“When you have an allergy and you go out to eat, you feel like you’re taking a risk. You can tell your server about your allergies or restrictions but honestly you never know if you’ll leave a chain restaurant feeling sick and honestly, that’s not fair to customers” says Julie Kortekaas, Nutritionist and Owner of Rebel Remedy in Downtown, London.
Kortekaas does not ensure a gluten free facility but has become trusted by many local Celiacs by listening to customer’s concerns and restrictions; and by trying her best to keep customers from becoming sick.
“Cross-contamination is very serious for people with Celiac Disease. I have patients that get glutened and feel the short-term side effects for sometimes as long as a week. Cross-contamination can be as simple as using the same pan to cook gluten free pizza as non-gluten free pizza, or not properly cleaning surfaces or utensils.” says Dietitian at University Hospital, Helen Abrams.
“The restaurant industry has such high turnover, you really can’t expect that all employees will be trained on the seriousness of cross-contamination. For many people with Celiac Disease going out to eat can be a struggle, but you can’t really blame restaurants for not wanting to take on that liability. That’s when we find they use terms like ‘gluten friendly’ instead of gluten free.” Abrams adds.
Kortekaas says that she personally has an egg allergy and knows the struggle many face. “Many times, you go to a chain restaurant and they have no idea what’s in their food. At Rebel Remedy, we take pride in sourcing locally and making many things in house. If someone comes to me and tells me what they are allergic or sensitive to, I can substitute ingredients and add other things so that they are not missing out.” Kortekaas adds that cleanliness makes a huge difference in kitchens. “I always keep my kitchen clean and organized and that can greatly reduce the risk of cross-contamination. Just keeping everything clean and organized, and not sharing equipment when people disclose certain allergies can eliminate risks right off the bat.”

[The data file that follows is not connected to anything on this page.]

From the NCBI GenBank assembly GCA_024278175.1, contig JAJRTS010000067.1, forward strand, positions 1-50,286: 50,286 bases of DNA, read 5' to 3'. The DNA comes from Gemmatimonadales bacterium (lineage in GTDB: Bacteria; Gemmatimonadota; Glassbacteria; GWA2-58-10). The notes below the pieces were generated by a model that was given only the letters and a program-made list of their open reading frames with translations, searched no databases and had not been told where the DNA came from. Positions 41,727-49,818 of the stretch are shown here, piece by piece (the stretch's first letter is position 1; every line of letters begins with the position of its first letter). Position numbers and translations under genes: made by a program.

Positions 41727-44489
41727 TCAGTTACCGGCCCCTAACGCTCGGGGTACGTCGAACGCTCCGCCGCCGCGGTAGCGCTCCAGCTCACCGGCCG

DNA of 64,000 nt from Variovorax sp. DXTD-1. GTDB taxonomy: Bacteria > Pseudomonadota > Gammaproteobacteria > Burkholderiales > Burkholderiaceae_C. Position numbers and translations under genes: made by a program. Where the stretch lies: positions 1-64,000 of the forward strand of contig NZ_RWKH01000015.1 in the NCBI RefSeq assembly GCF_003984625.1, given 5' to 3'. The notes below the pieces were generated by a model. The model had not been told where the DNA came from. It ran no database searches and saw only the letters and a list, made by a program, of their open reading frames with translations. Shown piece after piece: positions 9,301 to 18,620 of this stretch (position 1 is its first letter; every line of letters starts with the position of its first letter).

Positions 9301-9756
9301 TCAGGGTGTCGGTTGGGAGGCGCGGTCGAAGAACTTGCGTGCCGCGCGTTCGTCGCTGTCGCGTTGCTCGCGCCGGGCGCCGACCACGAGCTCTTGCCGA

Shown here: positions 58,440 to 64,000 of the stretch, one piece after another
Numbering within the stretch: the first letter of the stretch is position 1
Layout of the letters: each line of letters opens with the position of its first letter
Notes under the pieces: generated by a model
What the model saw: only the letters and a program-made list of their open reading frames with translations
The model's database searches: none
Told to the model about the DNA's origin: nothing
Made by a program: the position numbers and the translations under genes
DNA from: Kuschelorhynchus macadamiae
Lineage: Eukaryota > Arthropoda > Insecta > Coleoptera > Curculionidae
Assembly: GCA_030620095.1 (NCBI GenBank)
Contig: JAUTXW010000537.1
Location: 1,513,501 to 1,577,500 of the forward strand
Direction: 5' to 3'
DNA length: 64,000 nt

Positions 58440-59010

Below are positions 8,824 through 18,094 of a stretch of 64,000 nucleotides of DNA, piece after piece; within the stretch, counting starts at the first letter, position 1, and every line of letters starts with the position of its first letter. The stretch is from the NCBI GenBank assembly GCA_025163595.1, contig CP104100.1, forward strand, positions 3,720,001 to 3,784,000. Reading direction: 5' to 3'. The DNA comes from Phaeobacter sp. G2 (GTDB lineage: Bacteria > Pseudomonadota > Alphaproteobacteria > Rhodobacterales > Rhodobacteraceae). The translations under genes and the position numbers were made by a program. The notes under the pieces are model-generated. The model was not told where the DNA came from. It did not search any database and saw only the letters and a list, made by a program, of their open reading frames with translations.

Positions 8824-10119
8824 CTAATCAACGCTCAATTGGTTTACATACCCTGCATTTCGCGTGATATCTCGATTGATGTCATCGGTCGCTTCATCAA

When it comes to advice, both Abrams and Kortekaas believe that it is important to disclose your allergies to servers and not to feel embarrassed. “Don’t skirt around the issue. Be direct and tell your server that you have a serious issue and tell them how to accommodate you. If you need them to be extremely careful about cross-contamination, explain to them what cross-contamination is, and also what your allergy is and where it can be found. I am a nutritionist, so I know what most allergies and sensitivities are, but not all people are aware and if your condition is serious then you can’t rely on someone to know what you need to feel accommodated without communicating that to them.”
When searching for sources for cross-contamination, always ask servers if they deep-fry what you are about to order in the same fryers as dishes that contain your allergen. As well, always ask servers to tell the kitchen about your allergy, and if your order comes out with something you are allergic to on the plate, do not feel embarrassed to send the dish back and request a new plate. Never pick around something you are allergic to, and always stress the importance of getting a new dish to avoid cross-contamination.